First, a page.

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      Most cited references 48

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      Qualitative research in health care. Analysing qualitative data.

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        Behavior change interventions delivered by mobile telephone short-message service.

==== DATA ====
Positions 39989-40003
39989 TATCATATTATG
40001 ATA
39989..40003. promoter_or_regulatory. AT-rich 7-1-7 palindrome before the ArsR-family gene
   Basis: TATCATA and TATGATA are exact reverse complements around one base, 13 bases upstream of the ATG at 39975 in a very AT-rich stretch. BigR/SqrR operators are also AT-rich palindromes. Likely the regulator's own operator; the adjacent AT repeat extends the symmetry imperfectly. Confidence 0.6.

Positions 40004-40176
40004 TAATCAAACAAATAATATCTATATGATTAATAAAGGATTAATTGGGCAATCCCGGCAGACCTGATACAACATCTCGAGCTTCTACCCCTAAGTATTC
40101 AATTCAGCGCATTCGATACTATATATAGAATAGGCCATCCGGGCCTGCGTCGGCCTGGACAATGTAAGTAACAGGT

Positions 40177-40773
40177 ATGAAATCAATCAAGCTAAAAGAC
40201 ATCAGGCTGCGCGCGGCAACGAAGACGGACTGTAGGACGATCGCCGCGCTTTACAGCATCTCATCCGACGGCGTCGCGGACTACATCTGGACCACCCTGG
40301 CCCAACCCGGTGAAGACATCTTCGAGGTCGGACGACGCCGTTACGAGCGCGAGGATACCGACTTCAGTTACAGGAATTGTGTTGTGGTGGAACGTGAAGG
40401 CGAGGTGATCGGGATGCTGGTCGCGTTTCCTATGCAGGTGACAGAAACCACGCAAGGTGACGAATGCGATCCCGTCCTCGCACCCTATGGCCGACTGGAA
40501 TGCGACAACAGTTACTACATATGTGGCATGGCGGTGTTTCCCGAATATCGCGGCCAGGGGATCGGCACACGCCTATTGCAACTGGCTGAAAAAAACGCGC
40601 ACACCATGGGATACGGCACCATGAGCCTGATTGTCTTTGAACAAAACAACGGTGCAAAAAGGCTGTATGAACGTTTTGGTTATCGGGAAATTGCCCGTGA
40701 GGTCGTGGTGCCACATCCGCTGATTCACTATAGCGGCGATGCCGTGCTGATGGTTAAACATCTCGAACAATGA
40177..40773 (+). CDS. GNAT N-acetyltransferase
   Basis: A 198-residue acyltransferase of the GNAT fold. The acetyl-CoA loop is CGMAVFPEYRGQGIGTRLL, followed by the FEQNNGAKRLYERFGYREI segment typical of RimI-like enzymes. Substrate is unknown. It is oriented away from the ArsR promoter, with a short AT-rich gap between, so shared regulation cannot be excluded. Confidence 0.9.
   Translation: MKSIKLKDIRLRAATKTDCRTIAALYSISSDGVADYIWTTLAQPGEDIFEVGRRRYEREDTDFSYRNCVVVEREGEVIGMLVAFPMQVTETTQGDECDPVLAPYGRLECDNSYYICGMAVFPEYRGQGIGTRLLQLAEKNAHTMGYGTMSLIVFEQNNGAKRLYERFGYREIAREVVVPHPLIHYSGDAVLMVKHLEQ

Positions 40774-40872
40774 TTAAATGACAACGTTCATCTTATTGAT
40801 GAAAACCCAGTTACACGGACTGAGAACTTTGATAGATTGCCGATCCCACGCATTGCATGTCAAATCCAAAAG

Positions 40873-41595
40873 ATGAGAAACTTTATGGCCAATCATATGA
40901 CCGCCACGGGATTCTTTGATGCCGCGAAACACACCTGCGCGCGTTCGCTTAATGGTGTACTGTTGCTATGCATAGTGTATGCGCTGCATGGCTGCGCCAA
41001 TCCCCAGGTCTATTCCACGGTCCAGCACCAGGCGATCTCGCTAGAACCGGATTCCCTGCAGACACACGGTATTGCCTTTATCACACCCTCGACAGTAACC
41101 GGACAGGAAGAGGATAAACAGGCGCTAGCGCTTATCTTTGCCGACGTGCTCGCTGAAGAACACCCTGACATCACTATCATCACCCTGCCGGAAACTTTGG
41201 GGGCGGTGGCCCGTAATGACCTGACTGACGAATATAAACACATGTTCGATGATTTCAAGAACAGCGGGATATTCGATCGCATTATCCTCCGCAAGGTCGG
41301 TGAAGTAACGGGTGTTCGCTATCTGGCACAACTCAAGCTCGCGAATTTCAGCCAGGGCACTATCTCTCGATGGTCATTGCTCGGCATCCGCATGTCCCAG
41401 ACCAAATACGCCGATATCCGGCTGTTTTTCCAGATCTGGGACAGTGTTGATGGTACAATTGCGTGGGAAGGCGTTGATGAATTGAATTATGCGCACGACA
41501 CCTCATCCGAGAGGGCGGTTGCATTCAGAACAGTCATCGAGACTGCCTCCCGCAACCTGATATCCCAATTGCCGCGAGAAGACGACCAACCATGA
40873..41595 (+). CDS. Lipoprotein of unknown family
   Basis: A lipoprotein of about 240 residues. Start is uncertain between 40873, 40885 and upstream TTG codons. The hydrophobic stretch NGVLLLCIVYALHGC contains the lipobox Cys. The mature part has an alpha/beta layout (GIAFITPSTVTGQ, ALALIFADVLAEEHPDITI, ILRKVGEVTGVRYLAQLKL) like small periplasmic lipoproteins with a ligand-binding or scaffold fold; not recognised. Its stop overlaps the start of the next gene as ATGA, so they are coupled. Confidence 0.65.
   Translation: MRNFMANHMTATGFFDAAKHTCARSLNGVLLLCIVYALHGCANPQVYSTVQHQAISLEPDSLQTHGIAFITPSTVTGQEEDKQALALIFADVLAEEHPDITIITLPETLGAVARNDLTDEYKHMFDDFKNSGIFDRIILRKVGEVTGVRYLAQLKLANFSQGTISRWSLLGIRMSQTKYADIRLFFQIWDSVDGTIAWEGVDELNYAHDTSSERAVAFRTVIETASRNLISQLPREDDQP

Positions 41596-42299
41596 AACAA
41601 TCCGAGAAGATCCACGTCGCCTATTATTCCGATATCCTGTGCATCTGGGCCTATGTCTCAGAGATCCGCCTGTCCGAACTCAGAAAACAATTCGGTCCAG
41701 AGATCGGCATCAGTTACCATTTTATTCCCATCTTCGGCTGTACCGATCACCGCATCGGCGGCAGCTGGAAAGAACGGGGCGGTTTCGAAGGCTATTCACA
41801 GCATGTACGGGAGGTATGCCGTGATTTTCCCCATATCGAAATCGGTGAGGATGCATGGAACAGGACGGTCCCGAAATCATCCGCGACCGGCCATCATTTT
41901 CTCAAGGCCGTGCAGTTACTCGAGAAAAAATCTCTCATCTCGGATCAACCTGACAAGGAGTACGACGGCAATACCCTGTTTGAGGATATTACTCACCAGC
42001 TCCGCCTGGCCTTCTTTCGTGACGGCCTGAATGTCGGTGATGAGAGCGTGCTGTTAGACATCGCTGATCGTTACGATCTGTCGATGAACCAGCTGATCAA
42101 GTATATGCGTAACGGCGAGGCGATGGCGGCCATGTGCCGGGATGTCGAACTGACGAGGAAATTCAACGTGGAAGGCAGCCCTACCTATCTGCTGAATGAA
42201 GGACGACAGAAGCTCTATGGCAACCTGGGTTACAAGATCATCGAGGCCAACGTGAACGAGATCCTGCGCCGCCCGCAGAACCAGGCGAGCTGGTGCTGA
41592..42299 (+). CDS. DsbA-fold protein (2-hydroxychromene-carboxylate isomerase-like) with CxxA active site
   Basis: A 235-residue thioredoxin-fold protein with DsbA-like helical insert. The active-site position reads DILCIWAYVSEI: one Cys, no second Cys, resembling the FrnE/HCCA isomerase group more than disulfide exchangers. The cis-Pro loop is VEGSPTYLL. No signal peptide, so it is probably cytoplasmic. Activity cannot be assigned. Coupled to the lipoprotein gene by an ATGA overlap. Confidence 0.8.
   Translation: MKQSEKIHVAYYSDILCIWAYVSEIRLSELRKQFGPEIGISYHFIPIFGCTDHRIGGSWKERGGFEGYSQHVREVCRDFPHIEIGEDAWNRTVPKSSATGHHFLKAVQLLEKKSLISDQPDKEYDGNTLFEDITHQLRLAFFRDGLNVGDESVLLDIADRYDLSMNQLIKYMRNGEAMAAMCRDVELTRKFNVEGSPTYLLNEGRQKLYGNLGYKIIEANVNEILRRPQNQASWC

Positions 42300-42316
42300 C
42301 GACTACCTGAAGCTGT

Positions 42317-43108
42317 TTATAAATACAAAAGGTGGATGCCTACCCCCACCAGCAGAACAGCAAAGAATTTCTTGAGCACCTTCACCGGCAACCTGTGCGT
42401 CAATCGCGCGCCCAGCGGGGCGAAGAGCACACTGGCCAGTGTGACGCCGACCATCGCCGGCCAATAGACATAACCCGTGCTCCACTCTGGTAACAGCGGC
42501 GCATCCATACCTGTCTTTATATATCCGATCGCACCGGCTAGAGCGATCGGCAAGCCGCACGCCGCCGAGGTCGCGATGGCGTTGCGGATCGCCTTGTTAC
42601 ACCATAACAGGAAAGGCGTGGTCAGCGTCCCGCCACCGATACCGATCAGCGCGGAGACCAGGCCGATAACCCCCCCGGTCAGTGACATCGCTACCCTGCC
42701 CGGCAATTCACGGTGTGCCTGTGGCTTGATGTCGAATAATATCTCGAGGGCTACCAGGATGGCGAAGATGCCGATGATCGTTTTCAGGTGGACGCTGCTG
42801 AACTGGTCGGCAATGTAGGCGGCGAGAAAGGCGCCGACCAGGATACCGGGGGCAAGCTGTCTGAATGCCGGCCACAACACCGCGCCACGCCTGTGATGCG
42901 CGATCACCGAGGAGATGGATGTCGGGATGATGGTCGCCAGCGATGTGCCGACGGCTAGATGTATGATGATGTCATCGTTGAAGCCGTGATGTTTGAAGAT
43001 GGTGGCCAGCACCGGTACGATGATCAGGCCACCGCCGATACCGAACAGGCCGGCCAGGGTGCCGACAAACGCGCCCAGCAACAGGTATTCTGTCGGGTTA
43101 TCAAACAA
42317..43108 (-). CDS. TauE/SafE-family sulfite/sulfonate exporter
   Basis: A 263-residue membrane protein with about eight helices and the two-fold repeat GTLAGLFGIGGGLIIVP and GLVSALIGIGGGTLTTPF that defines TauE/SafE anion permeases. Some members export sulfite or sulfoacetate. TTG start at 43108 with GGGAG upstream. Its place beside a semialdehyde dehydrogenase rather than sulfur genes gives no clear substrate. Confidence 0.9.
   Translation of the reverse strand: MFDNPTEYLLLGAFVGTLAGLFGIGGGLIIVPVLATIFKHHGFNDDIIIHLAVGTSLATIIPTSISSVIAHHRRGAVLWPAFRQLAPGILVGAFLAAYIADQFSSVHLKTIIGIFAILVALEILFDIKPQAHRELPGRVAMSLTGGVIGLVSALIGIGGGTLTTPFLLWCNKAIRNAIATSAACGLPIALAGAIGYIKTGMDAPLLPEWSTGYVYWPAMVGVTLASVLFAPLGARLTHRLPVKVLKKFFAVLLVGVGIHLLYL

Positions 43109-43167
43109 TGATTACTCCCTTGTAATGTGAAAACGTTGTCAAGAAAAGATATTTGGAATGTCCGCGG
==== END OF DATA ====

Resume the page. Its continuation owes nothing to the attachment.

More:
The expansion and adoption of new methods of communication provide new opportunities for delivering health behavior change interventions. This paper reviews the current research examining mobile telephone short-message service (SMS) for delivering health behavior change interventions via text messages. This service has wide population reach, can be individually tailored, and allows instant delivery with asynchronous receipt, suggesting potential as a delivery channel for health behavior interventions. An electronic database search was conducted for studies published between January 1990 and March 2008. Studies were included in the review if they (1) evaluated an intervention delivered primarily via SMS, (2) assessed change in health behavior using pre-post assessment, and (3) were published in English in a peer-reviewed scientific journal. Of 33 studies identified, 14 met the inclusion criteria. Four of the 14 studies reviewed targeted preventive health behaviors (e.g., smoking cessation), and ten focused on clinical care (e.g., diabetes self-management). Positive behavior change outcomes were observed in 13 of the 14 reviewed studies. Intervention initiation (researcher or participant), SMS dialogue initiation, tailoring of SMS content, and interactivity were found to be important features of SMS-delivered interventions. Methodologic issues with current SMS research were also identified. This review suggests that SMS-delivered interventions have positive short-term behavioral outcomes. Further research is required to evaluate interventions for preventive health behaviors that incorporate features found to affect behavioral outcomes and participant acceptance. The quality of studies in this emerging field of research needs to improve to allow the full potential of this medium to be explored.